10. Lee Westwood – He’s been steady in Europe throughout the year and finished T-13 at the U.S. Open. May not possess ample putting firepower to contend for the championship but his strong iron game should create multiple birdie looks.
9. Dustin Johnson – After missing the CJ Cup and Zozo due to COVID-19 (with symptoms), DJ returns to the PGA Tour this week, hoping to fine tune his game for Augusta. The hottest golfer on the planet not so long ago, there’s more uncertainty around him than usual due to the layoff. Tread carefully.
8. Viktor Hovland – He’s made 15 of 17 cuts in 2020, winning in Puerto Rico and posting nine other top 25s. Elite ballstriking (2.3 SG: Approach and 1.9 SG: Off-the-Tee in last 20 tournaments) enables the Norwegian Forest Cat to lurk on leaderboards and pounce on the weekend. Likes calm, easy scoring conditions. Also has gained strokes on the greens in five of the last seven starts.
7. Denny McCarthy – Closed with a 63 in Bermuda on Bermuda and Tour players would put him high on the short list of best putters (an average of 3.1 strokes gained over his last 20 tournaments). Ballstriking is gradually improving and his irons looked dialed in on Sunday.
6. Scottie Scheffler – Back home in Texas looking to build off a T-17 at Zozo two weeks ago. He gained eight strokes tee-to-green in that event at Sherwood CC. You have to go back to Torrey Pines in January to find the last tournament where he was below average off the tee. The future is bright, very bright.
5. Doc Redman – His swing was off on Sunday in Bermuda but fought through it to record his third top-5 finish in six starts. Love his attitude and overall on-course demeanor. The putter is his weakness but he’s above average in this field on Bermuda greens in favorable scoring conditions. If he keeps knocking on the door, it will open.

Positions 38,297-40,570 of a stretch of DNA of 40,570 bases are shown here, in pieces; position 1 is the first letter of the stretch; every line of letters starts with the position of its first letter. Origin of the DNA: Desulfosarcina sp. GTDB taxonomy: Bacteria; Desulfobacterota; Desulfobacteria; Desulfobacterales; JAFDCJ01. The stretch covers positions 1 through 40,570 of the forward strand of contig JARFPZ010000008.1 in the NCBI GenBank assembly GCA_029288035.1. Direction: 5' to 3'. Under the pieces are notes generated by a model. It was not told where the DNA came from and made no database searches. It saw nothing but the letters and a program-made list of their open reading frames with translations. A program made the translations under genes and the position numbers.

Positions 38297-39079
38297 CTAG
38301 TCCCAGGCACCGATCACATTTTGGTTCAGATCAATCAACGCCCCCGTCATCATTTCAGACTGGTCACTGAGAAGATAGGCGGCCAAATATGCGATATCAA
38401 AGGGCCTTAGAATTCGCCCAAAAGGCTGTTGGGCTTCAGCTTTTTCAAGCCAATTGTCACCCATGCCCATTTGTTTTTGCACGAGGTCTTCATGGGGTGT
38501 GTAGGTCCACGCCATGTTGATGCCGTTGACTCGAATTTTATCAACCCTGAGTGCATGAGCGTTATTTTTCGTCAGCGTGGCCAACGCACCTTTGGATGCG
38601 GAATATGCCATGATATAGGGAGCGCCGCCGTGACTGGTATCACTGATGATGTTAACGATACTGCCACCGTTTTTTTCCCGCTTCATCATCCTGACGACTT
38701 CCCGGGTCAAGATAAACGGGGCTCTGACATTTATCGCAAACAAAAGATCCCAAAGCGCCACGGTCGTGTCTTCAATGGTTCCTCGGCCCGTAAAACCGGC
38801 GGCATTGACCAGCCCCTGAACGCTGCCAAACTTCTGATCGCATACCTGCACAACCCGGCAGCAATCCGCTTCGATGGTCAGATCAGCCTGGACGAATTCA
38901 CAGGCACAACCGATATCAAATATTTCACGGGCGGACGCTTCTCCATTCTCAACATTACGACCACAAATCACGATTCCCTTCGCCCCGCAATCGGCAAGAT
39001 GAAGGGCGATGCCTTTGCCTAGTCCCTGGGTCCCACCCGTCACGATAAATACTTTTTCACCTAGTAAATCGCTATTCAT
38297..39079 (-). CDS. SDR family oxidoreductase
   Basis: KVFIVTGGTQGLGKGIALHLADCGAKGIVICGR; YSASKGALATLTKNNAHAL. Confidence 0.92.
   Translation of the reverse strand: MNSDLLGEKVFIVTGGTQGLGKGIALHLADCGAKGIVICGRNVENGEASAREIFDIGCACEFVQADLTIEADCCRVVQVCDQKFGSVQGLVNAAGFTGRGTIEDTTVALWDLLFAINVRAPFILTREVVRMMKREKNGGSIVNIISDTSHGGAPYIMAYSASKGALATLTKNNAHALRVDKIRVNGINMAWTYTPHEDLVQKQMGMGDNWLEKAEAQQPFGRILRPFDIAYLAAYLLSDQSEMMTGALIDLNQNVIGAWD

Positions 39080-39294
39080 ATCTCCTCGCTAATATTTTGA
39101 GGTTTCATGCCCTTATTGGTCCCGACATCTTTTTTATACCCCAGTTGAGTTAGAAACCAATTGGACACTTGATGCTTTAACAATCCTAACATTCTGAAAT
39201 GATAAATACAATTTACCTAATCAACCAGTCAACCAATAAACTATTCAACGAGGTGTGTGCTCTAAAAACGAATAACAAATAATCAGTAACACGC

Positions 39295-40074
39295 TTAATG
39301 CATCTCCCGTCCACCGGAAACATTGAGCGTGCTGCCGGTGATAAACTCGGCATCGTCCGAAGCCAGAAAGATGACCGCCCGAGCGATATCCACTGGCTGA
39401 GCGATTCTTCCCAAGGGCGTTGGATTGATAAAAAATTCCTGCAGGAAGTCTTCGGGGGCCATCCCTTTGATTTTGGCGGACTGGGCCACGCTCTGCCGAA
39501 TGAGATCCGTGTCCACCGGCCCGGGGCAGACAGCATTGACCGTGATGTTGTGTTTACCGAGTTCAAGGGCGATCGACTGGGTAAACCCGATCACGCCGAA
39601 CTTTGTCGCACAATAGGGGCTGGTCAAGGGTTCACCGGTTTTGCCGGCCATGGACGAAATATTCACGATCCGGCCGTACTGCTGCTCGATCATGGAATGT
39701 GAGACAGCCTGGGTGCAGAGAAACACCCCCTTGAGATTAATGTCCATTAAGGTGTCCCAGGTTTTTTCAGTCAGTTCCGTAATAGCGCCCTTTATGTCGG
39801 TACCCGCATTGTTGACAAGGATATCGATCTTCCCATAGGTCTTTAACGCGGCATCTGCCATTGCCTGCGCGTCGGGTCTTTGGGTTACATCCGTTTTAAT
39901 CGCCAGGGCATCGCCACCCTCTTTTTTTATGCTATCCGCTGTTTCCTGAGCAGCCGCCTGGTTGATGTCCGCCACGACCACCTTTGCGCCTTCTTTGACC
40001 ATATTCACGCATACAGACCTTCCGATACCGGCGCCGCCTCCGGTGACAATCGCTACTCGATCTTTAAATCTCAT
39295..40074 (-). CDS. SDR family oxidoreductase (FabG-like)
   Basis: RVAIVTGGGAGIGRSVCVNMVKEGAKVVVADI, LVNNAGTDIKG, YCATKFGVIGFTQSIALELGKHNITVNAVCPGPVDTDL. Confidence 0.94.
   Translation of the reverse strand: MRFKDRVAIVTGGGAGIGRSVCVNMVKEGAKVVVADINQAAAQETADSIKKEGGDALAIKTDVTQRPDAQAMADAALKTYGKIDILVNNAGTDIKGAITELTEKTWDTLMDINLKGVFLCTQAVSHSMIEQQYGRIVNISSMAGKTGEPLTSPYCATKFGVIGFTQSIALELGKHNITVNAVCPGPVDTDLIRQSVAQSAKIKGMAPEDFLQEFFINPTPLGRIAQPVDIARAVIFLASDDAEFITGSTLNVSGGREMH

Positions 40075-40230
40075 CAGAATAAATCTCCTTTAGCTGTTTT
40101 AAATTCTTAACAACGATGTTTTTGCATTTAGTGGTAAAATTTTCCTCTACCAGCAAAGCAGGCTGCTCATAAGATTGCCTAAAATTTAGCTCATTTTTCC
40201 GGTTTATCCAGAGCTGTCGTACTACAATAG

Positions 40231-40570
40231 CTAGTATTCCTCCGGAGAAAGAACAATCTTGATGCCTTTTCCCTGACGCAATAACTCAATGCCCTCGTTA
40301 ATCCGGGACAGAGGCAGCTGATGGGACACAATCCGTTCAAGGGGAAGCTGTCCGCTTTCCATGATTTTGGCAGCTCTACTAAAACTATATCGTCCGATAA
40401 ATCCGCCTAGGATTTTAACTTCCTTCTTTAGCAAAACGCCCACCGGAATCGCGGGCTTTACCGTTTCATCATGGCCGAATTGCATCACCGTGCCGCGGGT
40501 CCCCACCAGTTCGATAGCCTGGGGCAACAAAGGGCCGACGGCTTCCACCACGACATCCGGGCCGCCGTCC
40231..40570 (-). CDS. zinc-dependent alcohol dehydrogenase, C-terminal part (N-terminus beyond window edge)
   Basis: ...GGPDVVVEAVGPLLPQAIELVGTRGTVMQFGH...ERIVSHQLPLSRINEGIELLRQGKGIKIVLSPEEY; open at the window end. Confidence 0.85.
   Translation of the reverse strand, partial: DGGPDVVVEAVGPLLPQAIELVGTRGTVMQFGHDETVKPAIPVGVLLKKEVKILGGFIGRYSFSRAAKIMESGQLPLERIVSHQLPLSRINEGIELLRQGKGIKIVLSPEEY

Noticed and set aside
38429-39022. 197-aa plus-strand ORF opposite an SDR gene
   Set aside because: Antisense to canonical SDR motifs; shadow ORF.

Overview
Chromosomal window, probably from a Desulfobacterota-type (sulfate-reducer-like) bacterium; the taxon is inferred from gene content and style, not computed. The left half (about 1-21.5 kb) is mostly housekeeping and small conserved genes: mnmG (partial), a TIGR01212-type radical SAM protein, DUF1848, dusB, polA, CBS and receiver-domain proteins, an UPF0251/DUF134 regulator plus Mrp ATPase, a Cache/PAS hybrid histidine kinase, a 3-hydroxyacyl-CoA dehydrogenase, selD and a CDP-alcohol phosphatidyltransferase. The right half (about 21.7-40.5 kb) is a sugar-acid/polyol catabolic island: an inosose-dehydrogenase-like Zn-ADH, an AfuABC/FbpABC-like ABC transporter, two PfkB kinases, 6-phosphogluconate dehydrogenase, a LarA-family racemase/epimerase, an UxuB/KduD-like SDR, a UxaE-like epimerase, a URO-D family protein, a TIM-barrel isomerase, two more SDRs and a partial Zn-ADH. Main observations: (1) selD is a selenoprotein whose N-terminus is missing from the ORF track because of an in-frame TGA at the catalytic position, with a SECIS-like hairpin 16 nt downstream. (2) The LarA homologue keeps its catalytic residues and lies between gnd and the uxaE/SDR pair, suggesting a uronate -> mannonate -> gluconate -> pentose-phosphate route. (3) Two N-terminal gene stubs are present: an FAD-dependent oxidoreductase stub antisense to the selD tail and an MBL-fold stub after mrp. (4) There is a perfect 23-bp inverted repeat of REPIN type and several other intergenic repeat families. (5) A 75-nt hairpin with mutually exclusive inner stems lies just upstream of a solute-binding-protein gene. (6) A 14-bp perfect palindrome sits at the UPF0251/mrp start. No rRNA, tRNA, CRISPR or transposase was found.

4. Hideki Matsuyama – Just when he was making progress on the greens, Hideki went and lost 2-plus strokes in putting in each of the last two tournaments. Still, he’s recorded eight top 30s in his last nine starts and what’s especially appealing this week is his array of shots around the greens.
3. Lanto Griffin – The pseudo defending champion (on the other course) has been playing mighty fine golf of late (7th at CJ Cup, 11th at Zozo). His putter was sizzling both weeks, but he’s also gained strokes on approach in four consecutive tournaments. Love his demeanor and sneaky consistency.
2. Russell Henley – He’s finished 27th or better in his last five starts with a trio of top 10s and the recipe has remained the same – sizzling iron play (4.7 SG: Approach in last 20 rounds). He rolls his best on Bermudagrass and has good vibes in America’s fourth largest city, winning at the Golf Club of Houston in April 2017.
1. Tony Finau – If you’re contemplating a wager on Mr. Finau at Augusta, you may want to place it before he wins in Houston. That’s right, enough with the consistent high finishes propelled by immaculate ballstriking and improving putting. Finau is too good to be sitting tight with one PGA Tour victory. Just as Clayton Kershaw did last week, this week Finau changes the narrative about his career.